The concept of mental illness in the West is largely shaped by the DSM diagnostic model. The DSM categorization of psychiatric disorders has been useful in driving research, and psychiatric neuroscience has made enormous strides in identifying some of the brain-based factors that contribute to mental disorders such as autism, schizophrenia, and bipolar disorder, as well as suggesting possible drug therapies. Continue reading
This is just a quick post to mention that our Formative Experiences co-editor – child psychiatrist Daniel S. Schechter of University of Geneva and Columbia University – is giving a talk on “Traumatic stress and mothers’ capacity to engage in mutual regulation of emotion with their very young children” as part of a symposium on “Stress, the Social Brain, and Psychopathology,” which will take place on March 14–15, 2011, in Lausanne, Switzerland. The meeting is hosted by Carmen Sandi’s group, the Laboratory of Behavioral Genetics, which is part of the Brain Mind Institute (École Polytechnique Fédérale de Lausanne).
For all of us who can’t make the conference, Dan has a terrific, comprehensive essay featured in the February edition of Cerebrum, a Dana Foundation publication, on “Forecasting aggression: Toward a new interdisciplinary understanding of what makes some troubled youth turn violent.”
Finally, a video of Bruce McEwen’s more general talk, “Neuroscience perspectives of stress and brain and body health: Importance of the social environment,” which he gave at the inaugural conference of the Society for Social Neuroscience, is available at the s4sn.org site.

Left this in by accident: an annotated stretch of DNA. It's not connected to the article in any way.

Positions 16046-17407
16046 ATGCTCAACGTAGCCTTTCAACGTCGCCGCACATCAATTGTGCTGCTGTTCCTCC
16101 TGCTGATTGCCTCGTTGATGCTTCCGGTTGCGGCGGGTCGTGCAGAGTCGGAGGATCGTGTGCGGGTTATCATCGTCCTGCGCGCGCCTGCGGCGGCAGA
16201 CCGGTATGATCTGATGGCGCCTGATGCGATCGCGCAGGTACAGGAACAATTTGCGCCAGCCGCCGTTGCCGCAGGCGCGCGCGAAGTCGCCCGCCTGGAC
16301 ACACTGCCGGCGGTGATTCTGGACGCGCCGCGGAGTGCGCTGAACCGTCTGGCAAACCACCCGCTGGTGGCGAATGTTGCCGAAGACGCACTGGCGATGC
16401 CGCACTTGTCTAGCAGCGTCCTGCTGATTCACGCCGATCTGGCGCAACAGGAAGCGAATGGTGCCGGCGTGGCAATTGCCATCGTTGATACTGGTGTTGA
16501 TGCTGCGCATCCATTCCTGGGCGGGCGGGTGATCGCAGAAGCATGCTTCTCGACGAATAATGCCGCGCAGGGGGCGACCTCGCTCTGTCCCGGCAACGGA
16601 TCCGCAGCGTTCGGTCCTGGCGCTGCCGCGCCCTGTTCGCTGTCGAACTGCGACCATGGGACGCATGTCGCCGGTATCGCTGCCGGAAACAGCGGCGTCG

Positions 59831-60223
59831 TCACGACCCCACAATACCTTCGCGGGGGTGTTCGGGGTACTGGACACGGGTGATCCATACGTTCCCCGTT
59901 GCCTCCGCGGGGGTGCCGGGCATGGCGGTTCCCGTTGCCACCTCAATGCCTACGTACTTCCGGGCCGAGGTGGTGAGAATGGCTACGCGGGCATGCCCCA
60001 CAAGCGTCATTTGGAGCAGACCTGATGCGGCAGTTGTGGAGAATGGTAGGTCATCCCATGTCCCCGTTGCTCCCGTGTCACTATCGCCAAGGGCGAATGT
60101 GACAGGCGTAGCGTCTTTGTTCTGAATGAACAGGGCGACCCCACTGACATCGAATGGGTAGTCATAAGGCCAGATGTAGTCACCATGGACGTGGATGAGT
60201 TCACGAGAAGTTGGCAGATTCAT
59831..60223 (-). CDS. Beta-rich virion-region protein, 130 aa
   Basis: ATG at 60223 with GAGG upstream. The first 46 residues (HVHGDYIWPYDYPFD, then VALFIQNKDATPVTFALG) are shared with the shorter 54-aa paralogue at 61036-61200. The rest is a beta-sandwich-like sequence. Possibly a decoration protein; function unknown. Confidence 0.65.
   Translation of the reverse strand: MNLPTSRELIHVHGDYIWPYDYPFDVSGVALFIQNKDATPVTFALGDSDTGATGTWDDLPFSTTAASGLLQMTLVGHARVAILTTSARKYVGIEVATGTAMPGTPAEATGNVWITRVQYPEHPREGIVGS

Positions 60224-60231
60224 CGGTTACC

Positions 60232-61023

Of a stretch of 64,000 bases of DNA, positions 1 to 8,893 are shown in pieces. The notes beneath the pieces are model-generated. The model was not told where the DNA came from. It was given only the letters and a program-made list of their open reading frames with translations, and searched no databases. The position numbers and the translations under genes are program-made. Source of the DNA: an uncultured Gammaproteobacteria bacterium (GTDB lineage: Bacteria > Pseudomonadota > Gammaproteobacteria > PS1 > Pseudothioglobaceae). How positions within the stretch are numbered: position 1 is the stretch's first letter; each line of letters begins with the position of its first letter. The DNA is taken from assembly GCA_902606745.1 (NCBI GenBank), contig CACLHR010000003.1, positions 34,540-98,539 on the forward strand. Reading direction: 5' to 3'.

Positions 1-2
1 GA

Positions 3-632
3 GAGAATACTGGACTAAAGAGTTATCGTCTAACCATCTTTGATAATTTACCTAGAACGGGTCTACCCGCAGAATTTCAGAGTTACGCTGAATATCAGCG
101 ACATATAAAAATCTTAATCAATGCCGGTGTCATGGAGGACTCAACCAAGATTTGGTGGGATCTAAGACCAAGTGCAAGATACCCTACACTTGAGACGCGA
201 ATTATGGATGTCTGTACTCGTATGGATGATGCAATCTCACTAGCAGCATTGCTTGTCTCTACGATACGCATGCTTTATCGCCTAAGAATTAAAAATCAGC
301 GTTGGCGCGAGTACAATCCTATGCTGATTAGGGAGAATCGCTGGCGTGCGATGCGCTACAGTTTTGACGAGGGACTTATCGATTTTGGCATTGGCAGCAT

We are very pleased to announce that child psychiatrist Daniel Schechter, co-editor of our recent volume Formative Experiences, is one of a group of principal investigators (PI) in Geneva, Switzerland, whose research will benefit from the largest Swiss National Science Foundation biomedical center grant ever awarded. The inter-institutional center is focusing on the Synaptic Bases of Psychiatric Disorders.
Dan is PI of the Infancy and Early Childhood Stress and Development Lab at the University of Geneva Hospitals and Faculty of Medicine, which is studying the impact of maternal interpersonal violence (IPV)-related traumatic stress on the mother-child relationship during formative development of emotional regulation in the following domains (with attention to phenotypes that cut across these domains): psychological, behavioral, physiologic, and maternal neural activation.
The project also aims via a longitudinal design over 2–3 years to identify predictors related to children’s development of a greater tendency toward aggressive versus avoidance/withdrawal behavior by examining individual differences in the following domains: psychological, behavioral, physiologic, genetic/epigenetic.
Dan’s project is part of a 4-year, CHF 17.5 million (US$ 10 million) National Centre of Competence for Research (NCCR) grant awarded to the Federal Institute of Technology, Lausanne (EPFL) and the Universities of Geneva and Lausanne (Pierre Magistretti, EPFL, is the Center’s Director). The Swiss federal government has been supporting NCCR research networks since 2000. The program places particular emphasis on interdisciplinary approaches and new, innovative angles within the individual disciplines.
Link to the Swiss government press release: